After years of delay, the long-awaited BlackBerry 10 operating system is finally on its way to a carrier near you -- but is it worth buying? BlackBerry is giving consumers plenty of time to think it over: the first smartphones to sport the new OS, the Z10 and Q10, won't go on sale until March and April, respectively.
I've spent the last two weeks playing with the Z10 and there are some definite pros and cons. Here's what you need to consider before shelling out $199 to buy one:
- Solid Operating System -- For most consumers, the big question with the new BlackBerry has been the operating system -- would it be on a par with Android and iOS? The good news is that BlackBerry 10 is actually a very solid operating system -- it's really fast and fluid, supported by a 1.2GHz processor and 2GB of RAM on the Z10. The most unique feature about BB10 is that it's entirely gesture-based, which is a bit weird, and took our reviewers about a week to get used to.
- Typing -- The typing experience has long been a key selling point of BlackBerry and the new phones keep this tradition alive. The Z10 has one of the best keyboards I've ever seen on a touchscreen phone -- it beats the iPhone and various Android models handily. The keyboard uses a smart predictive typing feature and a heat map to learn and adjust to how each person types -- to avoid 'fat finger' mistakes. I found the keyboard's accuracy improved the more I used it.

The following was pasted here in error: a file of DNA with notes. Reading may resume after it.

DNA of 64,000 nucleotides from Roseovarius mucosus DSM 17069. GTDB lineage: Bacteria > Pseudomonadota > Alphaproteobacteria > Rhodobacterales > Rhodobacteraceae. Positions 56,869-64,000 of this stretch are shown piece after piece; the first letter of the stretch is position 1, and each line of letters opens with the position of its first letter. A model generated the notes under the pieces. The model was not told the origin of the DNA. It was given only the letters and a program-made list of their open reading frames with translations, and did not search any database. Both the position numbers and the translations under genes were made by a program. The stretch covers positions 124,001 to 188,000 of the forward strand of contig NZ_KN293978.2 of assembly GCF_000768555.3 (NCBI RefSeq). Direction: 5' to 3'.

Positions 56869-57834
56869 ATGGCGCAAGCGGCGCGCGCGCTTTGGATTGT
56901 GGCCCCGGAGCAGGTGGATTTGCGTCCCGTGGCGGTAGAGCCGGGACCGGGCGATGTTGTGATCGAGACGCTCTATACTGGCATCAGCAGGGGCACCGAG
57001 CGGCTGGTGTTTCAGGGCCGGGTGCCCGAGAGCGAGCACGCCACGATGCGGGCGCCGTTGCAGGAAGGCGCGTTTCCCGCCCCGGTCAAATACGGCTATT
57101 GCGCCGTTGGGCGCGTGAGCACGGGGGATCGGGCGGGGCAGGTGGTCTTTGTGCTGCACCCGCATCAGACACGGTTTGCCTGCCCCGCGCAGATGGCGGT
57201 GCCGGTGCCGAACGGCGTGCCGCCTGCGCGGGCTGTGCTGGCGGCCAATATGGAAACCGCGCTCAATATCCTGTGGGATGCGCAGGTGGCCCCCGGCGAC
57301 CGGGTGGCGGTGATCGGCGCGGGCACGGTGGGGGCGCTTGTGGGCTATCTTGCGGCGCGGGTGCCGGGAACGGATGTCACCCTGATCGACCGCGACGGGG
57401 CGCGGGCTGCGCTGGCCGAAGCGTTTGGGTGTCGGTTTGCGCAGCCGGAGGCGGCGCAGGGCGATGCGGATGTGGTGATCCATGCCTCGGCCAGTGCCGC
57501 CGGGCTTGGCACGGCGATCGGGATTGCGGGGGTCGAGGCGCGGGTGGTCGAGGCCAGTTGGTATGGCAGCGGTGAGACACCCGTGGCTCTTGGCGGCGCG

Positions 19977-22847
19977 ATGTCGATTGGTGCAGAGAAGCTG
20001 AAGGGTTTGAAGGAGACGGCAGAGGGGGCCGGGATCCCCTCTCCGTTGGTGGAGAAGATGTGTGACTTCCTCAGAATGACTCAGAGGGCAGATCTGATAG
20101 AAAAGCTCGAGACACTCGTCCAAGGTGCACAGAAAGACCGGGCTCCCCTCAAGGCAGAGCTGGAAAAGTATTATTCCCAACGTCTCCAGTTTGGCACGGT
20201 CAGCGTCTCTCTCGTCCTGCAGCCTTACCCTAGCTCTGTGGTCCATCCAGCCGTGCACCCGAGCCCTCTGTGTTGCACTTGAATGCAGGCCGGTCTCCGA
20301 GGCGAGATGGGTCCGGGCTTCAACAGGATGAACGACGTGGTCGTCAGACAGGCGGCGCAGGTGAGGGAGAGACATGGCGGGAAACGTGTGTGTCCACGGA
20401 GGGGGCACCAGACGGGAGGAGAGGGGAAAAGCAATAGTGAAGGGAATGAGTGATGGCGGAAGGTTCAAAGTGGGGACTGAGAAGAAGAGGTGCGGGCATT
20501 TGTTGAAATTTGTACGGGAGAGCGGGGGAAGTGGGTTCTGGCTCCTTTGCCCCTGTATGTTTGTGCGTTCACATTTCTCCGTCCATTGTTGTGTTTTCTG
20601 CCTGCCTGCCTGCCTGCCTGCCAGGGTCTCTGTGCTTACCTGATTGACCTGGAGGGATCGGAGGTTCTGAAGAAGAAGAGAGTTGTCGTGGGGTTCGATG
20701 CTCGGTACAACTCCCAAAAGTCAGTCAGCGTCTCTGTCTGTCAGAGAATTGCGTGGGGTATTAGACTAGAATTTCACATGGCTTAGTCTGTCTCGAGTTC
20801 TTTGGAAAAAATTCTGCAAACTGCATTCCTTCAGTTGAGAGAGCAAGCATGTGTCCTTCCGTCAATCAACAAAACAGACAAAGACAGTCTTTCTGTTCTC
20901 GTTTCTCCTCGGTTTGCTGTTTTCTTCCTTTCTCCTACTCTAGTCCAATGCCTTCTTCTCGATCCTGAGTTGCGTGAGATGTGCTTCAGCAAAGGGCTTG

- Hardware -- The handset is a plastic composite, so nothing fancy, but overall it's a quality build and what you'd expect from HTC. One downside is it doesn't have a Gorilla Glass screen.
- Battery Life -- I'm a power user when it comes to my smartphone, and the Z10's battery kept up with me all day. The battery lasted surprisingly well during a full day of emailing, surfing the web, texting, Twitter, Facebook, etc.
- Email -- BlackBerry's email prowess is still there in the new Z10: emails came in incredibly fast, often faster than on my computer. Push email is gone, however, but overall I found the email client worked incredibly well.
- Browser --The new BlackBerry sports a modern browser -- thank goodness -- and still offers support for Adobe Flash, which iOS and Android no longer do. It surfs the web really fast, lets you open multiple tabs and generally has what you'd expect in a modern browser.
- Call Quality -- The Z10's call quality was excellent, no complaints there. Reception is good, clarity of voices is good, overall it does its most basic feature well. It also comes with visual voicemail built-in, which is a nice touch.
- Full Carrier Blitz -- Thankfully, BB10 will eventually be on all four major U.S. carriers -- AT&T, Verizon, Sprint and T-Mobile. AT&T and Verizon are scheduled to launch first, with the other carriers coming later on.
- Time Shift -- The Z10 camera has an interesting feature called Time Shift: it takes multiple pictures with one click, and lets the user choose which facial image they want -- thereby eliminating the risk of closed eyes, awkward expressions, etc.